In 1957, the International Youth Festival brought an unprecedented influx of foreigners into Moscow, exposing Soviet citizens to what people were wearing abroad. Outfits owned by stars and non-stars alike reflect the shapes of Christian Dior’s New Look, Jackie Kennedy’s suits and the all-popular mini-skirt.

While there were still few consumer goods in stores, ordinary people could get smuggled items from fartsovschiki (hucksters), foreign tourists and performers who toured in capitalist countries.

According to Vassiliev, Bolshoi troupes were a breeding ground for the latter. “They would put jeans among the stage curtains and patterns,” he said.

Despite the conservative climate of the Brezhnev years, hippie-infused jeans, turtlenecks and dresses continued to gain popularity— including in the wardrobe of Galina Brezhnev, as demonstrated by a short, psychedelic number belonging to the general secretary’s daughter.

The 1980s brought Dynasty-style shoulder pads, as well as a bold new generation of Russian designers. A voluminous dress made of angular panels reveals the era’s new construction experiments— an echo of the Soviet Union’s initial avant-garde energy, but freed of any claim to practicality.

By this time, Russia was exerting influence in the opposite direction. As much as any political speech or treaty, the Russian-style furs that started to appear in Western fashion collections were a clear sign that the Iron Curtain was coming down for good.

 

Q&A with Alexandre Vassiliev

Alexandre Vassiliev is Russia’s leading fashion expert

© RIA Novosti. / Sergey Pyatakov

Alexandre Vassiliev is Russia’s leading fashion expert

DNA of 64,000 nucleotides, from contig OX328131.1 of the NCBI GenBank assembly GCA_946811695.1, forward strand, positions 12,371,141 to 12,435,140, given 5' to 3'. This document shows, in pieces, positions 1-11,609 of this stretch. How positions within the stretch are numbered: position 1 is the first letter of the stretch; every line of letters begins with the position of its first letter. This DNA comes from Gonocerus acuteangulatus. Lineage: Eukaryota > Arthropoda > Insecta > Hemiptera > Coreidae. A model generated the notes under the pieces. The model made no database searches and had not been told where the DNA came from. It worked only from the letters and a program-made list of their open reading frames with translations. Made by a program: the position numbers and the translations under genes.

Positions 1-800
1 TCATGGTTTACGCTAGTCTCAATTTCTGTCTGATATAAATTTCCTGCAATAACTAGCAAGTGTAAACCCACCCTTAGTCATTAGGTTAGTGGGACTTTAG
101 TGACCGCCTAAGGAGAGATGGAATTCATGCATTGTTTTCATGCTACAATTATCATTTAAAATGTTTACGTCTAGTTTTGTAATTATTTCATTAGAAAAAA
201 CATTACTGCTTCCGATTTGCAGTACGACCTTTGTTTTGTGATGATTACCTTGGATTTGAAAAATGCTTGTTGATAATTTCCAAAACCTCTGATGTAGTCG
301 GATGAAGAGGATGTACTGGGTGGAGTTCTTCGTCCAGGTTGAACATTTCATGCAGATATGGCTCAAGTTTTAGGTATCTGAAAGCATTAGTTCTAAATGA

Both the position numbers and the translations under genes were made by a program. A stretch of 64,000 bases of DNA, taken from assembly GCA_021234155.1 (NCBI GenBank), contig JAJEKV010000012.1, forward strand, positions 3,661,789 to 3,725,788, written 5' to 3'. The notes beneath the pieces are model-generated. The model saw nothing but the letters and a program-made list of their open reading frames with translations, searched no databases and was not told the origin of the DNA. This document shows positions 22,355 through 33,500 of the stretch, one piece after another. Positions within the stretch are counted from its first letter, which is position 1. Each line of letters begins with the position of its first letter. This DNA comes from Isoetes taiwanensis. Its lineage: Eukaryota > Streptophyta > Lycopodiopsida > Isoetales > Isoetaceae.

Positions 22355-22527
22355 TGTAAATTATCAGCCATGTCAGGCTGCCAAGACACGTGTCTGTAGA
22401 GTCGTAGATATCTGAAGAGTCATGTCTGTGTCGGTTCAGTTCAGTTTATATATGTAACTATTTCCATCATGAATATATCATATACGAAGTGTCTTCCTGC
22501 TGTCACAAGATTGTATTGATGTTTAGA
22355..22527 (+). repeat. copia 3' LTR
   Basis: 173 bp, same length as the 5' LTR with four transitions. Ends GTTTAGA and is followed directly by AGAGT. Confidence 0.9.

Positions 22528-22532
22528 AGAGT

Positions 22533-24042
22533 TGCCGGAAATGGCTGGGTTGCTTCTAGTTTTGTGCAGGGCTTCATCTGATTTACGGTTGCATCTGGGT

Excerpts from a chat with the colorful author, designer and TV personality (and his pug, Kotik)

Why did you start collecting fashion?

I started at the age of 10. I’m the son of a prominent actress [Tatyana Vasilyeva] and a famed staged designer [Alexander Vasilyev] here in Russia, and I was raised in a very theatrical costume background. I always wanted to collect them, and in Russia there’s no fashion museum as such… so I started to do it.

Where do you get the clothes?

It’s mainly donations from stars I knew personally, or donations from their relatives who got their things after they passed away…I must be very [vigorous] and keep up with the news of who passes away among the Soviet stars.

What are your favorite items in the exhibition?

Some of them are very dear to me because they belong to my mum. Of course an important part is the dresses of the famed ballerina Maya Plisetskaya, who donated things that were designed by Coco Chanel and Pierre Cardin.

Do you think any of these styles are coming back?

I would say the ’80s are very much back, with the high shoulders and the style of a power woman, like Margaret Thatcher.

How would you evaluate the current fashion scene?

Right now it’s just Dolce and Gabbana everywhere. [Russians] are very much into brands, especially Italian brands … Lots of Russian girls now like to dye their hair blond-blond and do the fake lips, tits and high heels, and they glue enormous fingernails in order to be vamp. It’s a vulgar image which I would compare to the style of the American star Mae West.

How are domestic designers faring?

I think they’re getting on their feet. But the competition with China is such that even if on the design field, Russian designers could be very high in terms of ready to wear, they’re very low, because there’s almost no such thing as locally produced clothes.

Who’s your favorite Russian designer?

Cyrille Gassiline. He’s absolutely stunning and fabulous.

When you serve as a judge on “Fashion Verdict,” are you giving your honest opinion?

There’s a contract. I can’t say the truth. I’ve been raised in the West, I’m a French citizen and I’ve lived in France for 25 years, so they actually disapprove when I say something very, very cross. [They think] I should praise Russian women all the time. But I can’t sometimes. Sometimes they look awful.